The large windows create an open space throughout the home. Even without the guide, it is easy to imagine how opulent this was once.

On a night with a full moon, the rooftop was indeed magical. The fairy lights twinkled above us as everyone sipped cocktails. The performance on the night we went was Luna Llena, a traditional Spanish guitar group accompanied by Flamenco dancers. The classical music under the night sky with the taps of the dancer, the evening very much lived up to its promise of a magic night.

If you were thinking it was time for more food, you would be right! Right by Casa Batllo is Chef Charles Abellan’s Tapas, 24. This basement spot, set up similar to a counter-style diner, serves up funky twists on classic Spanish tapas.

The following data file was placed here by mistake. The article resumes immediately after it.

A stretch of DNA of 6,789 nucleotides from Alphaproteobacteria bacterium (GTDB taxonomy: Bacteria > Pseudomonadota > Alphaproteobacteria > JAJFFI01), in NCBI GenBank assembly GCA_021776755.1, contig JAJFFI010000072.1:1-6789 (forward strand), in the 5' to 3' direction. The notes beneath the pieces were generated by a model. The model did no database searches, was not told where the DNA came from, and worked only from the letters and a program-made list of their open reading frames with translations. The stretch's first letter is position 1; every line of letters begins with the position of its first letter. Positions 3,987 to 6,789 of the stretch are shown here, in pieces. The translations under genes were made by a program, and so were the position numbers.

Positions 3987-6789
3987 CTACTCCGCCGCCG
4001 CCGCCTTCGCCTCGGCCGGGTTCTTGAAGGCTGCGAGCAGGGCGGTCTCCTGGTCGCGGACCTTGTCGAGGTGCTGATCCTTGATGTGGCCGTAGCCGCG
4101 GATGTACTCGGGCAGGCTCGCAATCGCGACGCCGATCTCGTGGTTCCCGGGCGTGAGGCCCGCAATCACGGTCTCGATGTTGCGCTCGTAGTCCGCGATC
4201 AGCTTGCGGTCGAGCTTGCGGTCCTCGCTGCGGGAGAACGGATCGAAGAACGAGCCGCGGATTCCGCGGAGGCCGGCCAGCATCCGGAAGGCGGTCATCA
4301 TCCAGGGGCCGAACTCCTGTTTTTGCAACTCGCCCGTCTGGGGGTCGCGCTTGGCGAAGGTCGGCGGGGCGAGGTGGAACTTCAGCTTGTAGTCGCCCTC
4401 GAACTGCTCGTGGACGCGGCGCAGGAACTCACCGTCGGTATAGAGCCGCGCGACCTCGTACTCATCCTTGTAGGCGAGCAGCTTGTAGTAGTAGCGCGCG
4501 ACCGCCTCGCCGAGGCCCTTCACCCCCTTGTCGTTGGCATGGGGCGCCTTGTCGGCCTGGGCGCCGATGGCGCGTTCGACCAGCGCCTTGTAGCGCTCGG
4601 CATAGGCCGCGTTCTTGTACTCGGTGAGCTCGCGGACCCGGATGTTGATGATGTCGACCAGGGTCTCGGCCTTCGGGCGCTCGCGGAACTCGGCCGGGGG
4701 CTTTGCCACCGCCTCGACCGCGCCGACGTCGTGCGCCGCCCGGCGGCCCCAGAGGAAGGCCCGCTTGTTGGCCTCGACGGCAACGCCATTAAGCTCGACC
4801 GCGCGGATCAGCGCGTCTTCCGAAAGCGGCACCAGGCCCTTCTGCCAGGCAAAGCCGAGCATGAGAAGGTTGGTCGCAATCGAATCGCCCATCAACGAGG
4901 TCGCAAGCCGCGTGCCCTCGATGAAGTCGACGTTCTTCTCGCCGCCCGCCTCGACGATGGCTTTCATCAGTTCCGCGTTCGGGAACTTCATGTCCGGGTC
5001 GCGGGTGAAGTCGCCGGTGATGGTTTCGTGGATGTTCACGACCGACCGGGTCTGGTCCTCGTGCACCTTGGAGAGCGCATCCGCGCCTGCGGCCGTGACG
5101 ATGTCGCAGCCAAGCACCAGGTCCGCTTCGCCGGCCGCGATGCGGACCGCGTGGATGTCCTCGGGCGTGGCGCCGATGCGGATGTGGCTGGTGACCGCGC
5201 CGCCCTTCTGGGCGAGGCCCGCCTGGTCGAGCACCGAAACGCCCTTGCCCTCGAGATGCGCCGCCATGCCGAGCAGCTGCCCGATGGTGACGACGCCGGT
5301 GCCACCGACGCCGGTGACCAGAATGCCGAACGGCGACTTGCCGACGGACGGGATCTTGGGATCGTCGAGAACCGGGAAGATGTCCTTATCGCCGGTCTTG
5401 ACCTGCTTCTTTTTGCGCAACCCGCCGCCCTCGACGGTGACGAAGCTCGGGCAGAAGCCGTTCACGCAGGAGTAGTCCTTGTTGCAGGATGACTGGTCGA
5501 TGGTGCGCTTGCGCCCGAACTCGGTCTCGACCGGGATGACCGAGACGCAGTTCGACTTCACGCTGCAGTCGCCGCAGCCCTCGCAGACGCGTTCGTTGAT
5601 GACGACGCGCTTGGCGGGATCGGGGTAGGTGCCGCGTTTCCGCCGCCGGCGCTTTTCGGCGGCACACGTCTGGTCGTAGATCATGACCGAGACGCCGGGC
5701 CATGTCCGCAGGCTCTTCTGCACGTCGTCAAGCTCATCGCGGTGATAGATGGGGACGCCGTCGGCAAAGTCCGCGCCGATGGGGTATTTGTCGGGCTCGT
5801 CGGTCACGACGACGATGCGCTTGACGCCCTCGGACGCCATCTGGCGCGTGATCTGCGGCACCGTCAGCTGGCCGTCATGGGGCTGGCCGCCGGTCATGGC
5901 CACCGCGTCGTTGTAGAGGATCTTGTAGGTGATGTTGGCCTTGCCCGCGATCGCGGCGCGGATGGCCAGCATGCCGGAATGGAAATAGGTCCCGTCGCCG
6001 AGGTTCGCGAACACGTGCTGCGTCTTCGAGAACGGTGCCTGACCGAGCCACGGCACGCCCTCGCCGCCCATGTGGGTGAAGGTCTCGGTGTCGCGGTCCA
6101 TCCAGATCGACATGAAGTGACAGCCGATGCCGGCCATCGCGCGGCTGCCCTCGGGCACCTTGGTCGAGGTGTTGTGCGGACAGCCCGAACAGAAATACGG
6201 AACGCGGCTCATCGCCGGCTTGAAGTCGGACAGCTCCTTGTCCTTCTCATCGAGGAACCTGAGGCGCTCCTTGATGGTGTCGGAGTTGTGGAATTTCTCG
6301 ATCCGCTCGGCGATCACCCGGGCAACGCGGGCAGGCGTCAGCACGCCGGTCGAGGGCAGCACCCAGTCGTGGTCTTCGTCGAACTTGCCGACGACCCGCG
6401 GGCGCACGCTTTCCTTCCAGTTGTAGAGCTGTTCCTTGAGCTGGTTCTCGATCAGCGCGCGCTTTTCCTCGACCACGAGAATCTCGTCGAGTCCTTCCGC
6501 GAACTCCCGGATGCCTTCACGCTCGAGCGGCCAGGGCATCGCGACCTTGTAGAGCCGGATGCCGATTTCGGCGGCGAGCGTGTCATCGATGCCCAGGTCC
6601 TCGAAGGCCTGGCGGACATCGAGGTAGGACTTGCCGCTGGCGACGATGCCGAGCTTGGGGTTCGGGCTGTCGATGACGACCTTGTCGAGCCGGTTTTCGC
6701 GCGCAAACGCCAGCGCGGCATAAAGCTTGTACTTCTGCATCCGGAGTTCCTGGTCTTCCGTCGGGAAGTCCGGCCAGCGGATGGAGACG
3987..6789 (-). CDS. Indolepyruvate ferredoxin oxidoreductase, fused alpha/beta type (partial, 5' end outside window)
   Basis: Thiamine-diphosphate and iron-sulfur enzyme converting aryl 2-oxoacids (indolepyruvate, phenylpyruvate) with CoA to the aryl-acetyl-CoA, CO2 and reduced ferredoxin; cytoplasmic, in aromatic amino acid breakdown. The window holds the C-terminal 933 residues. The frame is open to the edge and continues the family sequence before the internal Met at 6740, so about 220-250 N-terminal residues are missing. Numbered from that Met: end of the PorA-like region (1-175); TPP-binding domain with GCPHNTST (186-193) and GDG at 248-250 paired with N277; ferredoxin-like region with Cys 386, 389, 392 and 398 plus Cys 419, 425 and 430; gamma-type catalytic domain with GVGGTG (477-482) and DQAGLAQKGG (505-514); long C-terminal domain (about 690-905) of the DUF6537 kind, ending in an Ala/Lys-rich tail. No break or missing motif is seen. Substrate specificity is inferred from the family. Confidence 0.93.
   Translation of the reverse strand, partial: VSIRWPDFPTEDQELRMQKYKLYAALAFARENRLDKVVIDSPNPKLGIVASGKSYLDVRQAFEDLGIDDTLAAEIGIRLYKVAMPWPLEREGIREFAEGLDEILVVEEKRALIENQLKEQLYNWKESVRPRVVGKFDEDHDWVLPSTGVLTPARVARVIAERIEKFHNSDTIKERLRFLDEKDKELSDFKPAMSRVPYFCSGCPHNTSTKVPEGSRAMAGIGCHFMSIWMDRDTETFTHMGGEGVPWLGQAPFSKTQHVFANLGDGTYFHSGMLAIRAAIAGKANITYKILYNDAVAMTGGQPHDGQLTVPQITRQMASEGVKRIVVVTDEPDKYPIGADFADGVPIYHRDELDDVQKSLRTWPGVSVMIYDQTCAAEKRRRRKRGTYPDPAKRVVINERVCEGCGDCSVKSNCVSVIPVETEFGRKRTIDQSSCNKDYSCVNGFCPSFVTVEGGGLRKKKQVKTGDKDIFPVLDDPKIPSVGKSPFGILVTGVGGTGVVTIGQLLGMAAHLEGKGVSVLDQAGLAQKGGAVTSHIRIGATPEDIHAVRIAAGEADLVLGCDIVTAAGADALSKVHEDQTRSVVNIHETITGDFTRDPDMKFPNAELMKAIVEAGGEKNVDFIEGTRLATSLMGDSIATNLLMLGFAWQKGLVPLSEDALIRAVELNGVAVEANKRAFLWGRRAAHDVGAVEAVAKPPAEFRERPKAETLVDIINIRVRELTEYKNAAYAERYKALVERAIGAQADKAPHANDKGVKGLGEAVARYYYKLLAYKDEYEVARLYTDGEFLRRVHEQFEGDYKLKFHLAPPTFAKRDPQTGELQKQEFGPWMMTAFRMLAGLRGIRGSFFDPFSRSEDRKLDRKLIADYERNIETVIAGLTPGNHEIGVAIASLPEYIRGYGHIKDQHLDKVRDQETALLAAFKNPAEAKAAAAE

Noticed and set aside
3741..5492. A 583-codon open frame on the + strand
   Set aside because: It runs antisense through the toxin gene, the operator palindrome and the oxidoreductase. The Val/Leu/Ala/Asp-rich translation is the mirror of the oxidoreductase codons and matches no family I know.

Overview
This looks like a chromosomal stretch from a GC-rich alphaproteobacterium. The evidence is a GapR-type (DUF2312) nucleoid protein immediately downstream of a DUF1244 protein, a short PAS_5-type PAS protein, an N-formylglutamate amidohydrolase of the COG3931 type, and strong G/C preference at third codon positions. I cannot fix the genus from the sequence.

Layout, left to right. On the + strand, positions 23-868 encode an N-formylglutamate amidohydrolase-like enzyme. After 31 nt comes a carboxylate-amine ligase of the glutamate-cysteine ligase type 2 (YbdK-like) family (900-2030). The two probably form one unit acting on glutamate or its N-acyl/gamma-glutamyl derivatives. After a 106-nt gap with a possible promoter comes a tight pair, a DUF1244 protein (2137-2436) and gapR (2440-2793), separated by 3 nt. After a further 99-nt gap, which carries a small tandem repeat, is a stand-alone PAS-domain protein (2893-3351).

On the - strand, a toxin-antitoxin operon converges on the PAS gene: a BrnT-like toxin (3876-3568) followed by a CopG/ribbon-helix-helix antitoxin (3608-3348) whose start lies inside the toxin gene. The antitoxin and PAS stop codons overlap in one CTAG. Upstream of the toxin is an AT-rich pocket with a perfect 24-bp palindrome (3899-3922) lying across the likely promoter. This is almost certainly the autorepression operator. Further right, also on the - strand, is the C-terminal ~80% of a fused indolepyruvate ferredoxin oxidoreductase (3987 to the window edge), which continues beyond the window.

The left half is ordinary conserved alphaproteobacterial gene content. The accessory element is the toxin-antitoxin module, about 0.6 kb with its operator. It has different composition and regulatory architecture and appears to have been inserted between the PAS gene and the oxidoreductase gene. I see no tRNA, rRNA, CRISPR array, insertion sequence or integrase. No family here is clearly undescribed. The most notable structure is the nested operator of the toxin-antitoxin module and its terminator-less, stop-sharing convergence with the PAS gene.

We sampled a variety of dishes, and all were super tasty. We had the Bravas, potatoes with spicy sauce and aioli. The pan con tomate was also a must-try, it is a classic Spanish tapa. The fried ink squid sandwich was decadent, we probably could have ordered more! Although Paella isn’t native to Catalan, they have their own version…a giant pan pasta dish served with sausage. This was truly an outstanding meal. There was plenty to try in small yet sharable portions.

Next up, we head to Madrid! If you missed day 1 in Barcelona, you can read all about it here. If you check out my Instagram (@athenacp), I have some videos and pictures posted in my stories (and highlights) that didn’t make the blog.